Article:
In Jombang almost all large pesantren have a semi-secular system of learning in addition to their traditional system. The Pesantren Tebuireng and the Pesantren Darul Ulum seem to be good examples of how traditional Islamic schooling has changed. Besides the pengajian system (religious instruction or teaching), where the santri learn Islamic topics, most of which are the works of traditional scholars such as Shafi‘i or Ghazali, these pesantren provide modern schooling, ‘Aliyah and SMA [14]. Such schooling is held during the day, while the pengajian is conducted at night.

This tendency has implications not only in terms of the objective of the pesantren as the centre of Islamic learning but also in terms of the motivation of the students coming to the pesantren. The idea of nyantri or mesantren, that is learning at the pesantren, has changed. People used to come to the pesantren to be educated in Islamic subjects. They did not consider whether or not their knowledge would be competitive in the job market. Their principal aim was to obtain the knowledge needed to uphold Islam. Such a motivation is rarely found among contemporary santri. Parents send their children to the pesantren for more pragmatic considerations. Students study at the pesantren because of the wishes of their parents, who hope their children can obtain some Islamic knowledge in addition to secular knowledge, their main objective. The parents prefer their children to be well versed in more secular disciplines, rather than to be knowledgable in Islam. At the same time, they hope the children will be socialised in Islamic norms and values[15] so that they are not too secularised.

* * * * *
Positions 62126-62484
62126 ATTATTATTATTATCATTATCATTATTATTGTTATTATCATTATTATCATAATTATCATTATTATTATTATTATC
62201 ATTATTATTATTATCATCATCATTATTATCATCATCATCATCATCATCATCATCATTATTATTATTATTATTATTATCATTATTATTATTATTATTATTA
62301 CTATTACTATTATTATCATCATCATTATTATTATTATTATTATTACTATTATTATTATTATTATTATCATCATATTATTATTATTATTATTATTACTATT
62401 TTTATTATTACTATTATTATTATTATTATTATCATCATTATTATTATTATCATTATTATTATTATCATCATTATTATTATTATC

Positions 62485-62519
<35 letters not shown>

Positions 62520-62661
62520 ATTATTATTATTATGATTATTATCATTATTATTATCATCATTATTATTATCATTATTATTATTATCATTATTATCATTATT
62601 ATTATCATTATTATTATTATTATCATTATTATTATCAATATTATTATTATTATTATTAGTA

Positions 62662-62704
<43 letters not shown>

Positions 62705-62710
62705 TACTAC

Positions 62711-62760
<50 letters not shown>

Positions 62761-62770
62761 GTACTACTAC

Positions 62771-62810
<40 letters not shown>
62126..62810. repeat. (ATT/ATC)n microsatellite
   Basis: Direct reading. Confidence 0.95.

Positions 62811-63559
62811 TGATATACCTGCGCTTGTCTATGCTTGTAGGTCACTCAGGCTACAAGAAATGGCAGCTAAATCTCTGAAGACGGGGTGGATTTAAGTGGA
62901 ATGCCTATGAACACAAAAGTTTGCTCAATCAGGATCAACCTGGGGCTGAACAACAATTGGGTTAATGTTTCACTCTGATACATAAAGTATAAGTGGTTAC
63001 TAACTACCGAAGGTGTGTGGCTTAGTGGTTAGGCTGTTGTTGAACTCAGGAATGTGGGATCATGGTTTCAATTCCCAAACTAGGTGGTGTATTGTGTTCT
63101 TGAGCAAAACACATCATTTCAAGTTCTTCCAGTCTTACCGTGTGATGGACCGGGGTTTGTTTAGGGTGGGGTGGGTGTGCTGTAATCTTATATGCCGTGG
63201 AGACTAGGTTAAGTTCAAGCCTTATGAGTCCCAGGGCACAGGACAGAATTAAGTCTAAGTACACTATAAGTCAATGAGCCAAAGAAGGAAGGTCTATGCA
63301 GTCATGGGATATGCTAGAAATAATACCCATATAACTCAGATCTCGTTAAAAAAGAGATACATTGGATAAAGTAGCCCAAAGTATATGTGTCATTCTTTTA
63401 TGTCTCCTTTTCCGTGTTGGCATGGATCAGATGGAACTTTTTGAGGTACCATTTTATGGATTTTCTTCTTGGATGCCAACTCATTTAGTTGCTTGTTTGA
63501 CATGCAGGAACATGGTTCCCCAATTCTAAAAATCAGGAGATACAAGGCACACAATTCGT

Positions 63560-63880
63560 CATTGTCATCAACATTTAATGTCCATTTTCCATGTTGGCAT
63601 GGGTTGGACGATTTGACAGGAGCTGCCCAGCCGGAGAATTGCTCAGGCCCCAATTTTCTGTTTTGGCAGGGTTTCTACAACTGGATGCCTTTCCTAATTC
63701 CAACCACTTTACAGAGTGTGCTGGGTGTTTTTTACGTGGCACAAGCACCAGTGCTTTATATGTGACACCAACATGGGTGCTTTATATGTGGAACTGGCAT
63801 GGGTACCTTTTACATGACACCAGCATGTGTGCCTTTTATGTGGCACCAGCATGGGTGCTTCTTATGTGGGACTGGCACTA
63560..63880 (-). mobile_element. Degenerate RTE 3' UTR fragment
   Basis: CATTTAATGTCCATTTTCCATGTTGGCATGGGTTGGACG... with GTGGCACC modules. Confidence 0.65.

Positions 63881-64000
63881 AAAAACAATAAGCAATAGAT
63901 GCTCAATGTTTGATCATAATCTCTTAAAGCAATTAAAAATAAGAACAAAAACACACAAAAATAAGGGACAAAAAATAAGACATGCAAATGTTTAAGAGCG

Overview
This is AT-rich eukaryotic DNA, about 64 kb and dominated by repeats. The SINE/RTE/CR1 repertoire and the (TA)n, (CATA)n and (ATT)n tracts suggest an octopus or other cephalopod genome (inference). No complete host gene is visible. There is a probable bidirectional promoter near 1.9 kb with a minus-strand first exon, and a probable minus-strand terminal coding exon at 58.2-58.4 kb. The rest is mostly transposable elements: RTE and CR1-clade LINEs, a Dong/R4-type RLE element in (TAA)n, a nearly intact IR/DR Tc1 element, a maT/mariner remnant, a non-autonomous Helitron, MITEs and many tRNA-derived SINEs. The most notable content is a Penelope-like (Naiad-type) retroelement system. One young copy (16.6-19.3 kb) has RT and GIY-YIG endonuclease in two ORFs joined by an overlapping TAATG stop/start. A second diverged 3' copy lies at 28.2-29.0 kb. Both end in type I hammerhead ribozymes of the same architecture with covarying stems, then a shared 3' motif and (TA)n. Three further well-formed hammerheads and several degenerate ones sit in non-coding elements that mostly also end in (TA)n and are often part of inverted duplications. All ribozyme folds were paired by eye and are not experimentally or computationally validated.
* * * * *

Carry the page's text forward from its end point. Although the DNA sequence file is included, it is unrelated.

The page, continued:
This tendency is related to the general process of modernisation occurring in Indonesia. The introduction of modern values into Muslim life has brought about changes in regard to the importance of Islamic knowledge itself. In present day Jombang, people generally give more respect to those who graduate from a secular university and have expertise in a secular field rather than those who graduate from the pesantren, even those who become kiai. This situation has both affected the change in motivation of parents towards sending their children to the pesantren and influenced the internal condition of the pesantren itself. But what is more important in regard to the internal change of the pesantren is the change in motivation of the kiai's own family towards obtaining Islamic knowledge. Few sons of kiai now follow their father's foot steps in terms of their education. Instead, sons go to secular university, mastering secular knowledge. It is not uncommon for the kiai of a pesantren to cry because none of his sons will follow his foot steps in developing Islam through teaching in the pesantren. This situation has, in effect, made it difficult to maintain the continuity of leadership in some modern pesantren. Such a situation does not necessarily mean that there is a shortage of leaders. The possible stock for kiaiship is sufficient. There are a number of kiai candidates in any pesantren who are ready to assume its leadership. The problem is that very often the candidates do not come from the kiai's family. In addition, they are not educated in the pesantren, but in a more modern Islamic institution. I mean by this that the candidates have graduated from an Islamic tertiary education like an IAIN. Such graduates are commonly deemed to have insufficient knowledge of Islam. These different sources of Islamic knowledge also undermine the general kiai leadership.